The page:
But where does fake news come from?  How does it progress from conception to viral?  Award-winning New York Time’s columnist, Scott Shane, examines a recent notorious example of fake news,
Cameron Harris’ “Fraudulent Ballots for Hillary Clinton Found in Ohio Warehouse,” from inception to dissemination, in his January 2017 article, “From Headline to Photograph, a Fake News Masterpiece.” In it, he expertly introduces us to the life cycle of this fake news article (and indirectly many more), as if it were the pinnacle creation of one fake news’ more prolific budding artists.

Cameron Harris in his home office (Image from

Prolific in his own right, Scott Shane has worked for The New York Times, as a Washington Bureau reporter since 2004.  He writes about a variety of topics but primality on national security related issues.  He was recently awarded the Lionel Gelber Prize, for his book, “Objective Troy: A Terrorist, A President and the Rise of the Drone.”  Prior to the New York Times, Shane worked as a reporter for
The Baltimore Sun starting in 1983 and was a correspondent in Moscow 1988 – 1991 when the Soviet Union collapsed.  His book about the demise of the USSR, “Dismantling Utopia: How Information Ended the Soviet Union,” was lauded by the Los Angeles Times as one of the fundamental works on the subject.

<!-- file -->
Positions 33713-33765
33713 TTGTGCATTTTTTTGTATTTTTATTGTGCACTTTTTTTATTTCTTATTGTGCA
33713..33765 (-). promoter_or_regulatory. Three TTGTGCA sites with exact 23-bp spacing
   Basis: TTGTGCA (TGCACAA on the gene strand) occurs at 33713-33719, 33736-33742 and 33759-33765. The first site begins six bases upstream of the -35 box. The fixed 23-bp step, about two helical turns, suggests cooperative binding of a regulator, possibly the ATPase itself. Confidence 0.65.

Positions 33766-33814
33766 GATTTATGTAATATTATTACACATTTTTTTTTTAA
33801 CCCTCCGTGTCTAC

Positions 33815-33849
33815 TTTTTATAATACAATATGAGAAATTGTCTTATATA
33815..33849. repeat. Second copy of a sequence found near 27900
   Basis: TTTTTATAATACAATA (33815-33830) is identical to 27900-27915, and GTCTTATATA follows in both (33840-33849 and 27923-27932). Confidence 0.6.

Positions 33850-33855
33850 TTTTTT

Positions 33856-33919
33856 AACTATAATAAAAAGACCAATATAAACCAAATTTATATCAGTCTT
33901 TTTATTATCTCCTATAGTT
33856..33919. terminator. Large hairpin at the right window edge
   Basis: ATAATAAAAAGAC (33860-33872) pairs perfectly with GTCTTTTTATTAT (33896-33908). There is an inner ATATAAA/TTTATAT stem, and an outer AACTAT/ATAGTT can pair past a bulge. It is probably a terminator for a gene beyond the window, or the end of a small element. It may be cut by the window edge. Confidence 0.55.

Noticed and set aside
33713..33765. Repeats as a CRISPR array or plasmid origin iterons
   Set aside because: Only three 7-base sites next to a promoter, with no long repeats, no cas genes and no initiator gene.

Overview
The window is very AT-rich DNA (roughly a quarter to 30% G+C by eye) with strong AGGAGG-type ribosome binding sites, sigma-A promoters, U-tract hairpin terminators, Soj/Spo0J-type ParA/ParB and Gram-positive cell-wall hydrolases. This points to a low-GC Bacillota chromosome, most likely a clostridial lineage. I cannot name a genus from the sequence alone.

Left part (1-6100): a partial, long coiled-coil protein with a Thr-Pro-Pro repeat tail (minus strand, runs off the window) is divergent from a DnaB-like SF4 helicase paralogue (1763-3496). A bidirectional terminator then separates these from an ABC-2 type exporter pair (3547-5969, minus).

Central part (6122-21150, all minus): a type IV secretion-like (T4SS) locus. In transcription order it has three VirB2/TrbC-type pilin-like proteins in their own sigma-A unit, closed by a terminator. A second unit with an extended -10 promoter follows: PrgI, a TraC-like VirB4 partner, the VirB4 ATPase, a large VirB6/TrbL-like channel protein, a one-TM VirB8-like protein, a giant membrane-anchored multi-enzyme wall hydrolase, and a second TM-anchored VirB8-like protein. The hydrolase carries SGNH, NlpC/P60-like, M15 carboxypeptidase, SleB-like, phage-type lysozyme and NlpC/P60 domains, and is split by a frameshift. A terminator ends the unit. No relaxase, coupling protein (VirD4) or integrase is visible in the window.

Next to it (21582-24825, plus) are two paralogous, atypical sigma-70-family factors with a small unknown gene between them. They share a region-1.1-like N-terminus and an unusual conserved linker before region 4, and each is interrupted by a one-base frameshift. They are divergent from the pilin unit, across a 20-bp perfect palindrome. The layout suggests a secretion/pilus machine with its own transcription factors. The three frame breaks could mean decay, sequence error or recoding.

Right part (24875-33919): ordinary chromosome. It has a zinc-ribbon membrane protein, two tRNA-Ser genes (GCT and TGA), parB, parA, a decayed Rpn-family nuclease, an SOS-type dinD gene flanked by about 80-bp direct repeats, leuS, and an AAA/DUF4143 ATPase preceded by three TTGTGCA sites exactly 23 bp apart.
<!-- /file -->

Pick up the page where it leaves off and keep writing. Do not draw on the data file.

In this article, Shane exposes us to the nature and lifespan of fake news by taking us through the life cycle of Harris’ famously successful fake news meme.  Setting the stage for his story using a callback to Trump’s August 2016 Columbus Ohio campaign speech (where the candidate alludes to possible Hillary-initiated election fraud), Shane starts at this Trump inspired spark that gave birth to Harris’ idea for the fake news meme. Shane then leads us down the path Harris used to conceptualize, produce, publish and distribute this (and most of his) fake news. Beginning with the spark and the fake news headline it inspired, to the media material needed to produce the fake posting, the website that hosted it and the Facebook accounts that helped share and spread it, Shane explains to us to the methods and tools Harris (and most likely many fake news purveyors) used to create his masterpiece.


Cameron Harris’ Fake News Meme about Hilary Clinton (Image from